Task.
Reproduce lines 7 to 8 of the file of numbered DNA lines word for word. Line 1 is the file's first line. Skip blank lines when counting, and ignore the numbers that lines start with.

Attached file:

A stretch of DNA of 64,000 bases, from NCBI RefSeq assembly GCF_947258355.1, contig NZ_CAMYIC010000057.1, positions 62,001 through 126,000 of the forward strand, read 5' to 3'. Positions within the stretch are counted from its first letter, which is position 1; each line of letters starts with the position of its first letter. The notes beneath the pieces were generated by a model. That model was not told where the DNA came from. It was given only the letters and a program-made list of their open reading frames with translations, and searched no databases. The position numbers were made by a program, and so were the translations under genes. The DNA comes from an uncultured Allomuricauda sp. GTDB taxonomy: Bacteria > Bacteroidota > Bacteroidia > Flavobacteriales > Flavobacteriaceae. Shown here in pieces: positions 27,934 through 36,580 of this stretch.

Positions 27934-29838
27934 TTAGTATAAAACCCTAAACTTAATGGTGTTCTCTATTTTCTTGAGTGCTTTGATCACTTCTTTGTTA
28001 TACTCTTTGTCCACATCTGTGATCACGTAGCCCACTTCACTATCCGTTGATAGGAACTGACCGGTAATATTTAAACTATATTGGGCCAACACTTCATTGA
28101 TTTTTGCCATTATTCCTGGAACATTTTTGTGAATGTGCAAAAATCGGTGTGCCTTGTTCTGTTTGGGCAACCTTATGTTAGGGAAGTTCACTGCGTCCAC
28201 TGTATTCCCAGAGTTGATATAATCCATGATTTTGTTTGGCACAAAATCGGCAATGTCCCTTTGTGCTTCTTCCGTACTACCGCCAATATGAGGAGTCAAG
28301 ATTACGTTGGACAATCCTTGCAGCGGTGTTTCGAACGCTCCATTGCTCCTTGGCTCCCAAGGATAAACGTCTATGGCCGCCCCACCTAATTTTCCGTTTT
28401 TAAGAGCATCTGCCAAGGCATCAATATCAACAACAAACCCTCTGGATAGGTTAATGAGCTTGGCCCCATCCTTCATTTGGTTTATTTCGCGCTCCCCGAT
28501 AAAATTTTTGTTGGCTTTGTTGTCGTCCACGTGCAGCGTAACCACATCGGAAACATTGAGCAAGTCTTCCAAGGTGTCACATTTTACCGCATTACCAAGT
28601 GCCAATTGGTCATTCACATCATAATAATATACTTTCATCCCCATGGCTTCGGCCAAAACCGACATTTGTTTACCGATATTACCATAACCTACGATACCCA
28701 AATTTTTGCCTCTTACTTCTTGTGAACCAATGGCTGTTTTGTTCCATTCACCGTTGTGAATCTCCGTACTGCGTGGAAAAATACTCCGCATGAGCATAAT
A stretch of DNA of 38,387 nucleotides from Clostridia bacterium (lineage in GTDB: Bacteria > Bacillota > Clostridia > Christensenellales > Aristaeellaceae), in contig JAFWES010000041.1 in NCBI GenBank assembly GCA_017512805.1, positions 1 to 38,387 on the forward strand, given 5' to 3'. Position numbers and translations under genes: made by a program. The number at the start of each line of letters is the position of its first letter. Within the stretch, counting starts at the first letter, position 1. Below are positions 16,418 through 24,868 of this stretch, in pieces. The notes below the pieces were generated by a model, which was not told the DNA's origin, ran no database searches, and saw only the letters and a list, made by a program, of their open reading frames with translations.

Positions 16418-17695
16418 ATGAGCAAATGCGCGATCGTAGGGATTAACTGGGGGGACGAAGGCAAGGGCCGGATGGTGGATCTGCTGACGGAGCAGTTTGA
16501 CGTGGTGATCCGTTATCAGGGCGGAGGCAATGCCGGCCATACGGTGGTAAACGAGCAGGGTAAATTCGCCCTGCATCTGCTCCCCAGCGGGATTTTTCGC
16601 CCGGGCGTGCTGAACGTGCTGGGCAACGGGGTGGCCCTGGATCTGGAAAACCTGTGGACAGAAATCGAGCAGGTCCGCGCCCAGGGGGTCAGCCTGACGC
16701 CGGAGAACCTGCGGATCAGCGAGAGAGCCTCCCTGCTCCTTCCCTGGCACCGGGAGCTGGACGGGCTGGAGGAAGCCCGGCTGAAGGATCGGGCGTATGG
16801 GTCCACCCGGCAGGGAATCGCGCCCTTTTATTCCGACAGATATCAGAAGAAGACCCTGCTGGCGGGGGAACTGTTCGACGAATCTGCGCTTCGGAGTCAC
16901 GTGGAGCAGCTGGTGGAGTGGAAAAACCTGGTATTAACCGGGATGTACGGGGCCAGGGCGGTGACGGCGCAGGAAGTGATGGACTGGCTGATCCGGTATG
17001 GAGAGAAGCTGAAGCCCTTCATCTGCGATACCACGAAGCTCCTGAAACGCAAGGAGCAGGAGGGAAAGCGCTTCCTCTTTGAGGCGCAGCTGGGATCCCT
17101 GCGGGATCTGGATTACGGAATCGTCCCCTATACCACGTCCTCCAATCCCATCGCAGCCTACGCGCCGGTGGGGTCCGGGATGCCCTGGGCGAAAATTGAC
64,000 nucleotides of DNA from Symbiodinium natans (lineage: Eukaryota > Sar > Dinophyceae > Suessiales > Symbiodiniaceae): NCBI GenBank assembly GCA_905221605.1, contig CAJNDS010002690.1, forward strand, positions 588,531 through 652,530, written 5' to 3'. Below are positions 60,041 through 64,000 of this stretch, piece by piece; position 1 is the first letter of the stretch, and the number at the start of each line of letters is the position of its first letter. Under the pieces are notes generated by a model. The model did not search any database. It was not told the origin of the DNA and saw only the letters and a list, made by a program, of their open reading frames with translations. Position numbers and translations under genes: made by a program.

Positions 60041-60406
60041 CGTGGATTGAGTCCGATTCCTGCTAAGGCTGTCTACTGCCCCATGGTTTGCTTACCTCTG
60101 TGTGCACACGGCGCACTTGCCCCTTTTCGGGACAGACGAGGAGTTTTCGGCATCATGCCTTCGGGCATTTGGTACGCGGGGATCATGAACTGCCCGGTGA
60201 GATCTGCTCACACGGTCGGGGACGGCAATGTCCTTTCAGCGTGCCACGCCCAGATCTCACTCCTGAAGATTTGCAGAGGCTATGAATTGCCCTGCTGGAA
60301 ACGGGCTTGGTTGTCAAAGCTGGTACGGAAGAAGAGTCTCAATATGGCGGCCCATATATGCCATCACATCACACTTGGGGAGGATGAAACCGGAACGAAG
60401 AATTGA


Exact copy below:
28301 ATTACGTTGGACAATCCTTGCAGCGGTGTTTCGAACGCTCCATTGCTCCTTGGCTCCCAAGGATAAACGTCTATGGCCGCCCCACCTAATTTTCCGTTTT
28401 TAAGAGCATCTGCCAAGGCATCAATATCAACAACAAACCCTCTGGATAGGTTAATGAGCTTGGCCCCATCCTTCATTTGGTTTATTTCGCGCTCCCCGAT